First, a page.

As I mentioned earlier with “Serial”, its second season was released without warning.  There was no transparency about why it took so long to come out, and why they did not announce a release date, or the season’s subject, in advance.  While Sarah Koenig and crew had no obligation to share those details about how the new season came to be, it would have been nice.

Now that the announcement of “Mystery Show” leaving Gimlet has been out, I feel a kind of relief.  It does not have to be in the back of my mind.  Yes, I’m super disappointed that there is no Season 2 (yet), but I know that it is not coming any time soon.  Yet, unlike “Serial”, Kine and Gimlet each shared a bit (although not everything) about how this came to be.  And that’s OK.

In the meantime, you can check in with this question about the release date for Mystery Show’s second season on Quora.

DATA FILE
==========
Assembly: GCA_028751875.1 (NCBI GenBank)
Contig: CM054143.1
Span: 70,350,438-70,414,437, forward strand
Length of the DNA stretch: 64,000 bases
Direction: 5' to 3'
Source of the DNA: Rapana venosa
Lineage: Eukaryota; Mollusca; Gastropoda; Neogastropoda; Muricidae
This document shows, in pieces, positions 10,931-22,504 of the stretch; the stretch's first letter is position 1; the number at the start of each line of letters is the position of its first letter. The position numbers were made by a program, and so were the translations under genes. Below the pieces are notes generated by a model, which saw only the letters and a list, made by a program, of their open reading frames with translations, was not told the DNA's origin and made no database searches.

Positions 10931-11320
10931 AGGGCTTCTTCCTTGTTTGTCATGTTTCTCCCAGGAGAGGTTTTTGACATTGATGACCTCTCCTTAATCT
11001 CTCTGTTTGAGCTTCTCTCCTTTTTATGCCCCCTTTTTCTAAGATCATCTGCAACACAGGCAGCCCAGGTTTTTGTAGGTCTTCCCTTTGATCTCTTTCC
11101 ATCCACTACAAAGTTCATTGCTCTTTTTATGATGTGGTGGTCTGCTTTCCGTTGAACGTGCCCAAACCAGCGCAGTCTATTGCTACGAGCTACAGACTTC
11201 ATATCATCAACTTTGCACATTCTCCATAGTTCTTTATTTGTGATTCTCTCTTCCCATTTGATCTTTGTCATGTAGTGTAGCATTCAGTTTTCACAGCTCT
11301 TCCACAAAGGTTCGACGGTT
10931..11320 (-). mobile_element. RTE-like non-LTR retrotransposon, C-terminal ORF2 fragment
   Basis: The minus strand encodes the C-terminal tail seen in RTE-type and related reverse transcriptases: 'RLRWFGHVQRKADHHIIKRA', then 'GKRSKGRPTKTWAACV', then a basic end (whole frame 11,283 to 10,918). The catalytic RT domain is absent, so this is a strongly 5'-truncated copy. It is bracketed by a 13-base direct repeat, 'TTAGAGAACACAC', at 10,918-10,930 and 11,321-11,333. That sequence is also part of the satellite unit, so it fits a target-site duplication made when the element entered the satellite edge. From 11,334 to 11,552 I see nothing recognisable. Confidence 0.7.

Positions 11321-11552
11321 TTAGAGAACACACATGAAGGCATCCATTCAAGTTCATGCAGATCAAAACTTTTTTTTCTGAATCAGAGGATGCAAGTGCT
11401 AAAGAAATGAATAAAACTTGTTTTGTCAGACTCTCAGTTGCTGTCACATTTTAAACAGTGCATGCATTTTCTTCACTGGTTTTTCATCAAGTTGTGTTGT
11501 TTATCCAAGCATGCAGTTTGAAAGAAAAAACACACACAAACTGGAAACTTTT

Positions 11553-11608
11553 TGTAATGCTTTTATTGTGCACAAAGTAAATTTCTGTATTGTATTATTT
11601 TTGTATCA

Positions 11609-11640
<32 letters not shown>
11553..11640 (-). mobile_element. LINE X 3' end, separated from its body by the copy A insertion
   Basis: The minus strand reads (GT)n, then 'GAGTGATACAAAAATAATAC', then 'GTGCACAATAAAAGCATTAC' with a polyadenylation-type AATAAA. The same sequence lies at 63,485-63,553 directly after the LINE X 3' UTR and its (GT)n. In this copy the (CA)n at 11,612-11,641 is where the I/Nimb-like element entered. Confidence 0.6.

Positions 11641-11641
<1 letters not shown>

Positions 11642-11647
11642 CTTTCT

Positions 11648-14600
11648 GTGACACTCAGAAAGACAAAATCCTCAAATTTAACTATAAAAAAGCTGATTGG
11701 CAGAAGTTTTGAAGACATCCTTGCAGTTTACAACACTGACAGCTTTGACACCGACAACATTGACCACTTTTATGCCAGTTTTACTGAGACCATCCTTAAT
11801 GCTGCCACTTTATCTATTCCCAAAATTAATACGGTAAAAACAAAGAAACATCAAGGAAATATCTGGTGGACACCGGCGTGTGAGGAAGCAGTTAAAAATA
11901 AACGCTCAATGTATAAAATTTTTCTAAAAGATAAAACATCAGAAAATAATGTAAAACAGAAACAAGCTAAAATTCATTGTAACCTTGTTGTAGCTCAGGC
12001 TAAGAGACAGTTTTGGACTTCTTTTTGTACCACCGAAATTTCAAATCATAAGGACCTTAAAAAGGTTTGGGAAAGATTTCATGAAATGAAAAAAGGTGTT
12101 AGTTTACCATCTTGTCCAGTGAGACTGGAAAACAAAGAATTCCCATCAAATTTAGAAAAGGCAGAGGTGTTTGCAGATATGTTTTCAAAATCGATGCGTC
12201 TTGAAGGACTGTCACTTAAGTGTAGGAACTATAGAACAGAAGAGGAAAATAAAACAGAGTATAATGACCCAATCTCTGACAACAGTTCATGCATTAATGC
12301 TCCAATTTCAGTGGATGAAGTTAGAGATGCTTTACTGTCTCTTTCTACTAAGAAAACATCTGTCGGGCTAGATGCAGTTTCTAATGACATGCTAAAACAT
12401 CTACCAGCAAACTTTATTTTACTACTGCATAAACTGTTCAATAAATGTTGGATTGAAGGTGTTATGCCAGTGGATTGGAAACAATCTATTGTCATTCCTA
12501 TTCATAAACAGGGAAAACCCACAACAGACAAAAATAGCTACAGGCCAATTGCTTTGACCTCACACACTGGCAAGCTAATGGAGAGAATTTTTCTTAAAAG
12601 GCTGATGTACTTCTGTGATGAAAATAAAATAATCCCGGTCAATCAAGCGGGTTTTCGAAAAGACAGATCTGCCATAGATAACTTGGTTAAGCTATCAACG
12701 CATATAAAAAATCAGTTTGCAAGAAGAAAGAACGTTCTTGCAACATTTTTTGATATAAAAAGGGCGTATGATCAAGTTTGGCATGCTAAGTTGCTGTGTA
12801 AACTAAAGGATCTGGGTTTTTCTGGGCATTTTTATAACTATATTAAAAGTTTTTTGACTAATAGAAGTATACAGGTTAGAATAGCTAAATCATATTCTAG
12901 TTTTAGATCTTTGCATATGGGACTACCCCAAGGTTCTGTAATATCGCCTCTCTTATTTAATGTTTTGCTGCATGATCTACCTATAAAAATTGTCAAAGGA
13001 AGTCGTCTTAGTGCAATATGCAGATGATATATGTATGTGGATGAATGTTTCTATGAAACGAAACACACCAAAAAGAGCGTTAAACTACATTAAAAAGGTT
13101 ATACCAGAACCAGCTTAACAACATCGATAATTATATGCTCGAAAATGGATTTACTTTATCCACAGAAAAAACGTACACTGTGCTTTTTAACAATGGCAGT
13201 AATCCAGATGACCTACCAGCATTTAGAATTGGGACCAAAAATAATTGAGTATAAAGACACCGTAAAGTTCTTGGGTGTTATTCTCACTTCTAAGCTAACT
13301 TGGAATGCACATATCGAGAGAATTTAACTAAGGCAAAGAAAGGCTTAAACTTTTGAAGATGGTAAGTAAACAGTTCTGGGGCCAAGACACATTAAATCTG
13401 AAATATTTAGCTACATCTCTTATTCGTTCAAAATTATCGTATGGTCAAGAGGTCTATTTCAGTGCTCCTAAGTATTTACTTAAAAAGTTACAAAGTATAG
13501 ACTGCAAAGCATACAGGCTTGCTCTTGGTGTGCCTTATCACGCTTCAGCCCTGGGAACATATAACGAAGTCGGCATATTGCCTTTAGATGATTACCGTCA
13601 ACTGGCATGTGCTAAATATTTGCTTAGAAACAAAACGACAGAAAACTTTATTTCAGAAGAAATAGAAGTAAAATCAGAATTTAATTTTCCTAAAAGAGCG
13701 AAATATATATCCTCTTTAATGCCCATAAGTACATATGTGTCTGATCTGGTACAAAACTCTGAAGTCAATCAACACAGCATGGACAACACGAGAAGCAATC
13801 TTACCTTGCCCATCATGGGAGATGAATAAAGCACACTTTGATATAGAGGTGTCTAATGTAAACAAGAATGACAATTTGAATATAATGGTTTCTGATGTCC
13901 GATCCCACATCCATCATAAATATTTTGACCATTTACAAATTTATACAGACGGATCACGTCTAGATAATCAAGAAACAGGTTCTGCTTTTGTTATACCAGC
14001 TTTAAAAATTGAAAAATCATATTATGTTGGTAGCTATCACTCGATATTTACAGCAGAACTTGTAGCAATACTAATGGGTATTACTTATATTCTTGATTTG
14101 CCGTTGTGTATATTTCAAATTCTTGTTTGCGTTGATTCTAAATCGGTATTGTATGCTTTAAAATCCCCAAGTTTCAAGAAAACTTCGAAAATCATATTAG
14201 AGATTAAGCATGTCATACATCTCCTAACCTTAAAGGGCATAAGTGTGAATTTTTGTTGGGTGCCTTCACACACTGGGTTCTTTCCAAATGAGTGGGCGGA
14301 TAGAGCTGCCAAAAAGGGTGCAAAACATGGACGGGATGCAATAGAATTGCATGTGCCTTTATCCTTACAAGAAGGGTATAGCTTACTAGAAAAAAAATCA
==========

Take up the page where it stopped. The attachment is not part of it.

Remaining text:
No, I did not invent the Game Boy (but I thought that I did for a moment)

The original Nintendo Game Boy, which I did not invent.
The original Nintendo Game Boy, which I did not invent.

When I was a child, I had an idea that I thought was so revolutionary that it had to happen.

As a Nintendo addict, I wanted to play my video games all day, even when I was at school.  Or at least during recess.  Until then, my issues of Nintendo Power (and later Electronic Gaming Monthly) just had to do.

The idea was, you guessed it, a portable video game console, kinda like the little arcade machine replicas, where you can play Pac-Man or Donkey Kong or something.  Except, this machine was a Nintendo Entertainment System, and can play NES cartidges.

My inspiration for a portable video game console.  The actual Game Boy was nothing like this.
My inspiration for a portable video game console. The actual Game Boy was nothing like this.